Direct from the State Board of Ed

September 17th, 2010

Category: News

For those of you who couldn’t make it to the State Board of Education Meeting yesterday, here is a quick update on what you missed.

Race to the Top Update:

Secretary Lowery updated the Board on the progress the department is making on implementing Race to the Top.  She stressed that the state has spent the last 18 months in the planning phase and now is moving to the “doing” phase.  She and her team met recently with the US Education Delivery Institute to start a conversation on how we can effectively and efficiently deliver on the commitments we have made to the US Department of Education.  She also spoke about the recently identified Partnership Zone schools and gave an update on the planning process that they will be going through over the next few months.

DCAS Update on Standards Setting:

This summer a working group of teachers, administrators, and community members spent a week setting new cut scores for the Delaware Comprehensive Assessment System (DCAS).  These new cut scores, the score that a student must receive to be considered proficient, were informed by the DCAS pilot that 85% of students participated in this past year as well as by Delaware’s performance on the NAEP and PISA tests, and will be considered interim until we have another year’s worth of DCAS data.  The new cuts, approved unanimously by the State Board, will substantially increase the rigor of our state assessment, but do not quite reach the same level as the NAEP or PISA.  Bottom line is that next spring we are likely to see a significant decrease in the number of students that are meeting proficiency targets, but our test will be a more accurate reflection of what students really need to know in order to be ready for careers, and college.

Advanced Placement Update from the College Board:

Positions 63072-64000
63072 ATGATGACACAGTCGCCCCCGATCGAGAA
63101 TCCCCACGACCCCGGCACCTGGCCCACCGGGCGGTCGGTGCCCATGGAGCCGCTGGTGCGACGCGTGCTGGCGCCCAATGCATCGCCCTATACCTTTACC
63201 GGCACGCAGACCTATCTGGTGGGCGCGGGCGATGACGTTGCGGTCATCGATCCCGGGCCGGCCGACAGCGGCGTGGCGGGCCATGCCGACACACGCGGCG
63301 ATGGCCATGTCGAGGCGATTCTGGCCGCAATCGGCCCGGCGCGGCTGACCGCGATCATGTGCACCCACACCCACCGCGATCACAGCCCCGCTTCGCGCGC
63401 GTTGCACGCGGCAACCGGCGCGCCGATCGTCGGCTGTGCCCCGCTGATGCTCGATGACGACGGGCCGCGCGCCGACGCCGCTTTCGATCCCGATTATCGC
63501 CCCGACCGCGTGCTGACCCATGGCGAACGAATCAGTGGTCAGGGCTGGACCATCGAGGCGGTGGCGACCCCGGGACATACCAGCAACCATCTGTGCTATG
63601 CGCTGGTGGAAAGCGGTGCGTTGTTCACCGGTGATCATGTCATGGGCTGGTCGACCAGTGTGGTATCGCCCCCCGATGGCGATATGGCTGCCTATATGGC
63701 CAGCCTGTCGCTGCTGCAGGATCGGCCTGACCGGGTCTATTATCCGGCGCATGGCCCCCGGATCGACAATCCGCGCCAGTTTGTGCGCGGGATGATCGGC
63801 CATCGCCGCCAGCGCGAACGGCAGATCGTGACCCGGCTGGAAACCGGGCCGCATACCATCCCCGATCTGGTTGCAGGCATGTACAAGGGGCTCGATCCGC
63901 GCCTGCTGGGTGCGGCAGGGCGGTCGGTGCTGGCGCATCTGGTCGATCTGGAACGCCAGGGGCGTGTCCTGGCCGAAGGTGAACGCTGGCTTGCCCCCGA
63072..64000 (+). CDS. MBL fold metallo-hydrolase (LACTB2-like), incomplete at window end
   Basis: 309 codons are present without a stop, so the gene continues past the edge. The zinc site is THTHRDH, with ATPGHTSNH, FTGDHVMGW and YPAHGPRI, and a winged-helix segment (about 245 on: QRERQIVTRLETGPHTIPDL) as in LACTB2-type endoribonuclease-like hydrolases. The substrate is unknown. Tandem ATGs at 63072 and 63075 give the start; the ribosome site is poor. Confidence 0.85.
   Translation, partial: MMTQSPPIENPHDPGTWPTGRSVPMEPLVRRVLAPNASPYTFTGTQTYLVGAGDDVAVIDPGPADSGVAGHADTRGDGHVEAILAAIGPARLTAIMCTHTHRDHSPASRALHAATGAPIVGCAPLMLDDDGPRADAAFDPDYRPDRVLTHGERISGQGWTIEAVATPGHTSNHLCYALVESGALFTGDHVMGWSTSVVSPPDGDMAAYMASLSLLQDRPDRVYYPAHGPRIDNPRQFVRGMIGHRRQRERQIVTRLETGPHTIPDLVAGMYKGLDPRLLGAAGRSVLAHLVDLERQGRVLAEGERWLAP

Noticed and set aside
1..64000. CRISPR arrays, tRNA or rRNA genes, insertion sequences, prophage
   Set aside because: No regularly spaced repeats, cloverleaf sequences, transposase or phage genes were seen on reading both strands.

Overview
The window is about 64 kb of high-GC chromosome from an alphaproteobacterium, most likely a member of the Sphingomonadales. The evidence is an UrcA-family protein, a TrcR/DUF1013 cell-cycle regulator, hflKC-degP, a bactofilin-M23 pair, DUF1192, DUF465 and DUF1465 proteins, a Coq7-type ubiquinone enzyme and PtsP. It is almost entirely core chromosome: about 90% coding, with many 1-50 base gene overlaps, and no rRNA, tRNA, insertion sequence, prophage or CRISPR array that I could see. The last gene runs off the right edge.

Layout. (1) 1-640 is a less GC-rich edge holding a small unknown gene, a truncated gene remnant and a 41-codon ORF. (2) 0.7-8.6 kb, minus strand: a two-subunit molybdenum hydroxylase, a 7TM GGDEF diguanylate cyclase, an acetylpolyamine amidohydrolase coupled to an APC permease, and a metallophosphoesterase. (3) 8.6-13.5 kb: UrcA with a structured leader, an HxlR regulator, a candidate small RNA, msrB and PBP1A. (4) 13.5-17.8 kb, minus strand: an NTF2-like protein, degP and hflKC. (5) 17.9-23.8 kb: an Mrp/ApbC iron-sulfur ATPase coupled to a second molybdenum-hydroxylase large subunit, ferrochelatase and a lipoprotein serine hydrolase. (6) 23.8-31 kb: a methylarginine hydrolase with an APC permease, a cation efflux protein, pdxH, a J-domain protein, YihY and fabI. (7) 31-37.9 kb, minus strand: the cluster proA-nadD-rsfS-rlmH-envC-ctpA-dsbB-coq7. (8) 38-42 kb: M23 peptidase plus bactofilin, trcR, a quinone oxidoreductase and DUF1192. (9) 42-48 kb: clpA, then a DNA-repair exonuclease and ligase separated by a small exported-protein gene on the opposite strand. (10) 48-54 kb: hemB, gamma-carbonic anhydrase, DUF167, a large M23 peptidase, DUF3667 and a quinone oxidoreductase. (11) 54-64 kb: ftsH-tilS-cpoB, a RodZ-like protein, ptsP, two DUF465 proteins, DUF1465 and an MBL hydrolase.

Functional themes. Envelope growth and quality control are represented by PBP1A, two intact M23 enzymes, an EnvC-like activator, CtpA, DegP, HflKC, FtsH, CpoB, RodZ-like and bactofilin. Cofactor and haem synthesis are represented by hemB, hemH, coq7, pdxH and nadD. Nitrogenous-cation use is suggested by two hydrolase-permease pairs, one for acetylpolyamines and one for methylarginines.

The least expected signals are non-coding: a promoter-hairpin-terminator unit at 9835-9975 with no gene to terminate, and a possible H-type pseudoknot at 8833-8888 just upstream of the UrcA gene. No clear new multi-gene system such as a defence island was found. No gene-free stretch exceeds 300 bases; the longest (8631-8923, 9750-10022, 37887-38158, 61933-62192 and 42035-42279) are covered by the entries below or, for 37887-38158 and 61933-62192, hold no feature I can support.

The College Board presented on this past year’s AP performance statewide, and they brought a cake!  Over the past 10 years the number of students taking AP exams in Delaware has more than doubled, and the number of students receiving at least a 3 on those exams has doubled as well.  Delaware ranks 7th in the nation on the availability of AP courses in core content areas (Maryland is 1st and New Jersey is 3rd).  That said, AP courses are still considered “elite” and as available to only certain students, and only 14% of high school students take and pass an AP exam even though over 66% of students are college bound.  The College Board estimates that 1,200 to 1,300 additional students should be taking AP exams in Delaware, and is planning to work with DEDOE and the State Board to find ways to make sure those students have access to the classes and tests. (The 2010 data isn’t posted on College Boards site yet, or on the Delaware School profiles, but it will be soon.)

District Accountability:

Following up on the school accountability information that was released earlier this summer, DEDOE released the 2010 district accountability results yesterday.  Only two districts — Sussex Tech, and Poly-Tech — made AYP last year, and only one district — Sussex Tech — was rated as Superior.  All other districts failed to meet their targets and are either under Academic Review or Under Improvement.  There seemed to be a bit of skepticism that these ratings really prompt districts to make substantial changes, as there are few significant consequences for a district that does not make AYP. (The 2010 data is not yet posted on DEDOE website.)

Teacher Hiring report by Dr. Jeff Raffel:

Dr. Raffel (UD) presented his updated Teacher and Administrator Supply Survey analysis.  Big takeaways here are that we are hiring more and more of our teachers (about 60% this past year) in August or later.  The perception is that because of this late timeline, we are missing out on the best and the brightest teachers, who are picked up by other states with earlier job offers.  The hardest positions to fill are still those for high school math and science teachers and speech therapists, but it appears that it is also becoming more difficult to find building principals.  The economy was seen as a prime factor in this year’s data, with uncertain state and district budgets forcing districts to delay hiring and causing more teachers to delay retiring.  The Lt. Governor’s recently convened task force will be tackling this issue over the fall and we will continue to track progress.

The meeting minutes will be posted here soon should you want to dig a little further.

Michael Rasmussen



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